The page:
As part of ongoing consultations, CIC has held roundtables with employers in a number of cities to discuss how such a system could help meet employer needs. A report on these recent discussions will be available on the consultations section of the CIC website soon.
With the elimination of the Federal Skilled Worker backlog, CIC anticipates being able to move to an EOI system that will: avoid the build-up of inventories and improve processing times; and make the immigration system more responsive to labour market needs and increase the likelihood of skilled immigrants’ success.

Monday, 25 February 2013

The new Start-Up Visa Program: An Innovative Approach to Economic Immigration


Canada seeks innovative entrepreneurs who have the potential to build dynamic companies that can compete on a global scale. The Start-Up Visa Program will link immigrant entrepreneurs with experienced private sector organizations that have expertise in working with start-ups. 
The pilot will run for up to five years. Citizenship and Immigration Canada (CIC) expects that due to the narrow focus of the Program, initially, the number of applications will be limited. However, the focus of the Start-Up Visa will be on the quality of the applicants and on establishing a track record of success, so that the Program can be expanded quickly to fill what we hope will be a growing demand. If the Program proves successful during the five-year trial period, CIC may formally introduce it as a new economic class in the Immigration and Refugee Protection Regulations.

Benefits of the Program 

  • The Start-up Visa Program will enable immigrant entrepreneurs to launch innovative companies that will create jobs in Canada, and eventually, compete globally.
  • The Program will provide entrepreneurs with valuable assistance in navigating the Canadian business environment which can sometimes prove challenging for newcomers.
  • The Program will provide private sector firms with access to a broader range of entrepreneurs, including the best and the brightest minds from around the world.

Program Partners

  • Initially, Canada’s Venture Capital & Private Equity Association and the National Angel Capital Organization will be active partners in the Program.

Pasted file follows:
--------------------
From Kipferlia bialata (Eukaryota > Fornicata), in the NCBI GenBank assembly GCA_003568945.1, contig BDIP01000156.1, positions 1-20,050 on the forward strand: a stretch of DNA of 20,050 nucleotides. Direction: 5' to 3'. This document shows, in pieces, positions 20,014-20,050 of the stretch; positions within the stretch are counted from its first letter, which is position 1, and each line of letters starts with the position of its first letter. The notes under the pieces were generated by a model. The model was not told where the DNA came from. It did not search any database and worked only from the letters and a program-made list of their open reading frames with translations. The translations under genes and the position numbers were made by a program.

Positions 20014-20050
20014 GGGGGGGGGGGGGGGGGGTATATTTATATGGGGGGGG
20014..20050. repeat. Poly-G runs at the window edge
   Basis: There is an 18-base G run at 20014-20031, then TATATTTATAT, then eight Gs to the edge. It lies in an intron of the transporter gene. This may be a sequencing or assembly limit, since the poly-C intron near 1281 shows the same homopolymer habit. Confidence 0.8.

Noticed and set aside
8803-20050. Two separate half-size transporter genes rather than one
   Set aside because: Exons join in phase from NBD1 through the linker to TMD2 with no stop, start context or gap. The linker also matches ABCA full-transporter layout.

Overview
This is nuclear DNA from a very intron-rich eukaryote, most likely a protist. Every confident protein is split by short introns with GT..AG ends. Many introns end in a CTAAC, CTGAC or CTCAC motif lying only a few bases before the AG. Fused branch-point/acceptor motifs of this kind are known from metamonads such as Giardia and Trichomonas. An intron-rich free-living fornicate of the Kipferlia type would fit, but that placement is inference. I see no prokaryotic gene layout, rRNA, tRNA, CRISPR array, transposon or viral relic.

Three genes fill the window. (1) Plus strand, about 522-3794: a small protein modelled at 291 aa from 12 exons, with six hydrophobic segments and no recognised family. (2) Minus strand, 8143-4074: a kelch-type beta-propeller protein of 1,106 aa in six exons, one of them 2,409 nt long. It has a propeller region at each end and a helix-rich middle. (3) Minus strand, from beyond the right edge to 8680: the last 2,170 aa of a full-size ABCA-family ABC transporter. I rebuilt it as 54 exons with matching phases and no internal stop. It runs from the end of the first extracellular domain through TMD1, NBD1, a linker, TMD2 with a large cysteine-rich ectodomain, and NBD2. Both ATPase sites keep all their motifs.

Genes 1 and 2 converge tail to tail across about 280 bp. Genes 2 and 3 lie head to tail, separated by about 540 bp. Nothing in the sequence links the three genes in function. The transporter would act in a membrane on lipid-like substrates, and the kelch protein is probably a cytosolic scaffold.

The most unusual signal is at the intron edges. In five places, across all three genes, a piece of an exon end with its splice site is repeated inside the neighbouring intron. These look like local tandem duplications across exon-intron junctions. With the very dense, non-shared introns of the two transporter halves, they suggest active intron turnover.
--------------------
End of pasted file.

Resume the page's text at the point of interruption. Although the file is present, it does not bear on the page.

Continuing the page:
• CIC continues to work with the Canadian Association of Business Incubation to include the organization in the Program as soon as feasible.
  • These umbrella organizations—through agreements with CIC—will recommend which of their members should be designated as eligible to participate in the Start-Up Visa Program, establish expert peer review panels to assist CIC officers in case determinations and provide assurance that industry standards of due diligence were followed.
  • The process of designating which Canadian angel investor groups and venture capital funds will be eligible to participate in the Start-Up Visa will begin early this year.
  • The process of designating which Canadian business incubators will be eligible to participate in the Start-Up Visa will begin at a later date.  

Applications

  • Foreign entrepreneurs will require the support of a Canadian angel investor group, venture capital fund or a business incubator before they can apply to the Start-Up Visa Program.  
  • Foreign entrepreneurs will also have to meet certain criteria regarding language proficiency and educational qualifications. The full set of criteria will be published in the spring of 2013.
  • The Program will open for applications on April 1, 2013.

Consultations

  • CIC collaborated with industry associations representing organizations that work with entrepreneurs, such as Canadian business incubators, angel investor groups and venture capital funds. CIC also consulted with the provinces and territories throughout the Program development process.

Economic Action Plan 2012

  • Economic Action Plan 2012 highlighted Canada’s commitment to supporting entrepreneurs, innovators and world class research. It also announced the government’s intention to build a fast and flexible economic immigration system with a primary focus on meeting the new and emerging needs of the Canadian economy. The Start-Up Visa Program is an important part of this plan.

The Federal Entrepreneur Program

  • Launched in the 1970s, it became apparent in recent years that the Federal Entrepreneur Program no longer functioned effectively.
  • The Program’s criteria rested on basic factors, such as minimum net worth and business experience and granted permanent resident status conditionally upon the creation of a minimum of one job in three years—hardly a great demand. As such, the Program did not require the investors to invest in innovative enterprises but enabled them to limit investment to smaller, safer ones—the antithesis of entrepreneurship.  
  • On July 1, 2011, CIC implemented a temporary moratorium on new applications to the Federal Entrepreneur Program to limit the growth of the backlog while the Program is under review. There are no plans to lift the moratorium.